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You can purchase fractional shares with Public or Webull, which means you can own any dividend-paying stock or fund regardless of the stock price.
Later in the article, we’ll look at how much you need to invest to generate specific levels of passive income from your retirement portfolio. The best approach is to choose one of these platforms, get started now, and add money regularly to continue growing your portfolio.
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What Type of Dividend Yield Should You Expect?
The dividend yield produced by your investments will vary based on several factors. However, for planning, it’s good to have a realistic target. In general, a dividend yield of 2-5% is a good target. The calculations are based on a 3-4% yield, which is very realistic. Many companies aim to continually increase dividends, which can have a compounding long-term impact on your portfolio.
Dividend Reinvestment Plan
A dividend reinvestment plan (DRIP) gives you, the investor, the option to have dividends automatically reinvested. Many brokerages provide this option. With Public.com, all you need to do is go to your account settings and flip the toggle if you want dividends to be automatically reinvested.
If you’re currently growing your investments, you’ll want to enable this option. Later on, when you’re ready to use the dividend payout for living expenses, you can simply change this setting, and you’ll receive the dividends in your bank account.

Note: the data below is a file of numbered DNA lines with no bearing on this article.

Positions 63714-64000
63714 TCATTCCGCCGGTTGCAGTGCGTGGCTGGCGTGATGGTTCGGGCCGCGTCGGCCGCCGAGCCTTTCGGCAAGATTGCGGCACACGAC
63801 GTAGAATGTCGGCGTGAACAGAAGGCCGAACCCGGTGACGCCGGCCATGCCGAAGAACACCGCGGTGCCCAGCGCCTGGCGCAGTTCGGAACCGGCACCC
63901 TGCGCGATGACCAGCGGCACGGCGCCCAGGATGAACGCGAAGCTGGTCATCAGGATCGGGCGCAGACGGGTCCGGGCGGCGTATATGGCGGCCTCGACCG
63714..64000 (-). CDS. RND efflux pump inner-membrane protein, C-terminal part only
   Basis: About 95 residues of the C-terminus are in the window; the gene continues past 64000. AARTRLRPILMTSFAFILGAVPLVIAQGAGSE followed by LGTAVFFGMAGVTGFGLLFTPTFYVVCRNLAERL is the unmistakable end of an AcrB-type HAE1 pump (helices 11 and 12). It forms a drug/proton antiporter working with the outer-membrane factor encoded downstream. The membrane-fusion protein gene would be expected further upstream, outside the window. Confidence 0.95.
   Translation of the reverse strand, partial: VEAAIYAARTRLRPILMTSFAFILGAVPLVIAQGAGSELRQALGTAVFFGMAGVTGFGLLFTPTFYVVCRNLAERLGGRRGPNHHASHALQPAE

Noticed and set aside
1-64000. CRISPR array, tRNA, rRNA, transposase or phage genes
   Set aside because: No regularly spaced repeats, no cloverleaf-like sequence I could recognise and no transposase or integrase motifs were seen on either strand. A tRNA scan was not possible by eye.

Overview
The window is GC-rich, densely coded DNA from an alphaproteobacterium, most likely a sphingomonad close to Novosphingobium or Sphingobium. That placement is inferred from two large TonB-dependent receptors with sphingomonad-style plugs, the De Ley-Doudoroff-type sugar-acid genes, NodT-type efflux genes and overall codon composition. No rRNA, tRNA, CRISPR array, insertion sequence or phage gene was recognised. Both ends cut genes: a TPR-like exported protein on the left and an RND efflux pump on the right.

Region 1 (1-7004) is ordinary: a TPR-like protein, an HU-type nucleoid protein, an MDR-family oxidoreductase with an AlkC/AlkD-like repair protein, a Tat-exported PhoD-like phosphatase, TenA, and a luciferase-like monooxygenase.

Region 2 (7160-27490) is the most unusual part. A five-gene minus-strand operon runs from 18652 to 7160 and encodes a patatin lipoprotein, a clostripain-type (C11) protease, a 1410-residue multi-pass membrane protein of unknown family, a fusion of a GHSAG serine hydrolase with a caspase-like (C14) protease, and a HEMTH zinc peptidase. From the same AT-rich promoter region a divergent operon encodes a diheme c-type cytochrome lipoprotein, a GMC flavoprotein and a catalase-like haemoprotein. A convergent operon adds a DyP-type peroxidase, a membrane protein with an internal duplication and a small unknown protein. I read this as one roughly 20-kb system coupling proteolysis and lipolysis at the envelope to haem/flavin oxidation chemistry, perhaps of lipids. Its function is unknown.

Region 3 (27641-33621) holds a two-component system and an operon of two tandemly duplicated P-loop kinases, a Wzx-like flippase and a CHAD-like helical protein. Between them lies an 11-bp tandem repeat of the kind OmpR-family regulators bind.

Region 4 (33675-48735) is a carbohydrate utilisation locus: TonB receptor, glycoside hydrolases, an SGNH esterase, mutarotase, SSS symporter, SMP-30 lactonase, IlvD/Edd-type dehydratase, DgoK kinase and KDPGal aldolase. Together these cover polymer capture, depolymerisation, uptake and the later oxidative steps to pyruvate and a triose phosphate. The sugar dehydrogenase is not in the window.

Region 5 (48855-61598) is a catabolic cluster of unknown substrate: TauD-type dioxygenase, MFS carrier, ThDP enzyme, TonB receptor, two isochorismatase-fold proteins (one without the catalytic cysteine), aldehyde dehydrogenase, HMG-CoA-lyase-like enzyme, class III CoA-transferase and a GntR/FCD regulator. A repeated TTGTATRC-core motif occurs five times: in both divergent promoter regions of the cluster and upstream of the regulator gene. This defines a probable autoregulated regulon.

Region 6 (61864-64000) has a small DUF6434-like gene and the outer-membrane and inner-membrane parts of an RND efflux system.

How Much Do You Need in Your Portfolio to Live Off Dividends?
Let’s look at the size retirement portfolio you’ll need to live off dividends. The table below shows how much you’ll earn (at 3% and 4% annual dividend yield) with a portfolio of $500,000, $1 million, and $2 million.
The income produced by an investment portfolio of $500,000 is not enough to completely support the lifestyle of the average person, but it can go a long way toward reducing the annual income you need from other sources.
The average person would need to build a portfolio of at least $1 million, at a minimum, to fully cover expenses with dividend income. A portfolio of $2 million would produce an amount that provides a comfortable lifestyle for most people.
|Details||Example 1||Example 2||Example 3||Example 4||Example 5||Example 6|